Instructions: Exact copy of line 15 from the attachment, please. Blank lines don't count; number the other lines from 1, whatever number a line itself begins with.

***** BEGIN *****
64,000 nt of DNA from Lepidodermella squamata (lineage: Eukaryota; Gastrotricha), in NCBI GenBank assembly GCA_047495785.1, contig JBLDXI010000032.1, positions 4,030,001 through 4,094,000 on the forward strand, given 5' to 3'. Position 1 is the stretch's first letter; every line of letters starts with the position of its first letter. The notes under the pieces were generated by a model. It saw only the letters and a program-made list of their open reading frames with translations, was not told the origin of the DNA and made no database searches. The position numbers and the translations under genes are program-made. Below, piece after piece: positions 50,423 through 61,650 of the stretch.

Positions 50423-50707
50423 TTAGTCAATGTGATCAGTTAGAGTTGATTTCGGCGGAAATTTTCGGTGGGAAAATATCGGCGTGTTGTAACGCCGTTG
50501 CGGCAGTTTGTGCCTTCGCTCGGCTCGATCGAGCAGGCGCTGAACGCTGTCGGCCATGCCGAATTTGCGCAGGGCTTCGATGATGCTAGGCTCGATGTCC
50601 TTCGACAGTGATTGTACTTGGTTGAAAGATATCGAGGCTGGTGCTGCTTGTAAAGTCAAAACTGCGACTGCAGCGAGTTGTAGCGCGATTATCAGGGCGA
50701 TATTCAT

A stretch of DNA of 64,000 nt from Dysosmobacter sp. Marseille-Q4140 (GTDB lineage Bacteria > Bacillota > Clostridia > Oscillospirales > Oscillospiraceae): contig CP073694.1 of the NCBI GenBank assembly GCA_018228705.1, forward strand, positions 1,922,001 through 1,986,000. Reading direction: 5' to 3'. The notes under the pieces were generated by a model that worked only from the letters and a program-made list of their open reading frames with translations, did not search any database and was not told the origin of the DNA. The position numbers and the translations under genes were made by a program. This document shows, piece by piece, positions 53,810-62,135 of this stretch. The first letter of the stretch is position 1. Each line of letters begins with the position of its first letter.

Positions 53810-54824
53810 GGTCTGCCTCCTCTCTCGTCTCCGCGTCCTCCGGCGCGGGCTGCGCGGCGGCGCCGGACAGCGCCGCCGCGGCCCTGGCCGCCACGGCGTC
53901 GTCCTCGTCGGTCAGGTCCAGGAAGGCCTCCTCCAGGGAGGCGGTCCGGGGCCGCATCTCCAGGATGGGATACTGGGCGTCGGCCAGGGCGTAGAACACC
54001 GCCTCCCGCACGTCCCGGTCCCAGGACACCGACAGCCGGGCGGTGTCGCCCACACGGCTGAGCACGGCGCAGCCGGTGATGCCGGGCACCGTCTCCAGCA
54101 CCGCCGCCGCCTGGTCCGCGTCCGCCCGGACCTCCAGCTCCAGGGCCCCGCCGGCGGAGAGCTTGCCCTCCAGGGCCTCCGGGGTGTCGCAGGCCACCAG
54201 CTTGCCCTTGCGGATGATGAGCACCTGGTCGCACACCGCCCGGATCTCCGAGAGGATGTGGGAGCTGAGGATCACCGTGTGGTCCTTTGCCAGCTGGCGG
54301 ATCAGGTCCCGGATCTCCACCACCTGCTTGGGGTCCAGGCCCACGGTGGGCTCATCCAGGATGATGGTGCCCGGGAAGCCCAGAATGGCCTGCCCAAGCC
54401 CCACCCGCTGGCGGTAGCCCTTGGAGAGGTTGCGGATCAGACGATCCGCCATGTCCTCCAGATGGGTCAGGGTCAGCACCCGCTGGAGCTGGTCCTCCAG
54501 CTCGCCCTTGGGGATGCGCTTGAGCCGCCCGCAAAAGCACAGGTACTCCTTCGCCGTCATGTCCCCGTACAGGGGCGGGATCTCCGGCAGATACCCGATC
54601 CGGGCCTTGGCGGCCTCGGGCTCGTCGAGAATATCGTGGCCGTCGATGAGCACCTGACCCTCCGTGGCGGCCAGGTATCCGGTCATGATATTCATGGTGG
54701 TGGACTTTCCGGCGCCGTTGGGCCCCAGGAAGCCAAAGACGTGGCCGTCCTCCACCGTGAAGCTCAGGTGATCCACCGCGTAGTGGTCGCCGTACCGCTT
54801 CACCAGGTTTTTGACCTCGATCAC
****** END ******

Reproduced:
54401 CCACCCGCTGGCGGTAGCCCTTGGAGAGGTTGCGGATCAGACGATCCGCCATGTCCTCCAGATGGGTCAGGGTCAGCACCCGCTGGAGCTGGTCCTCCAG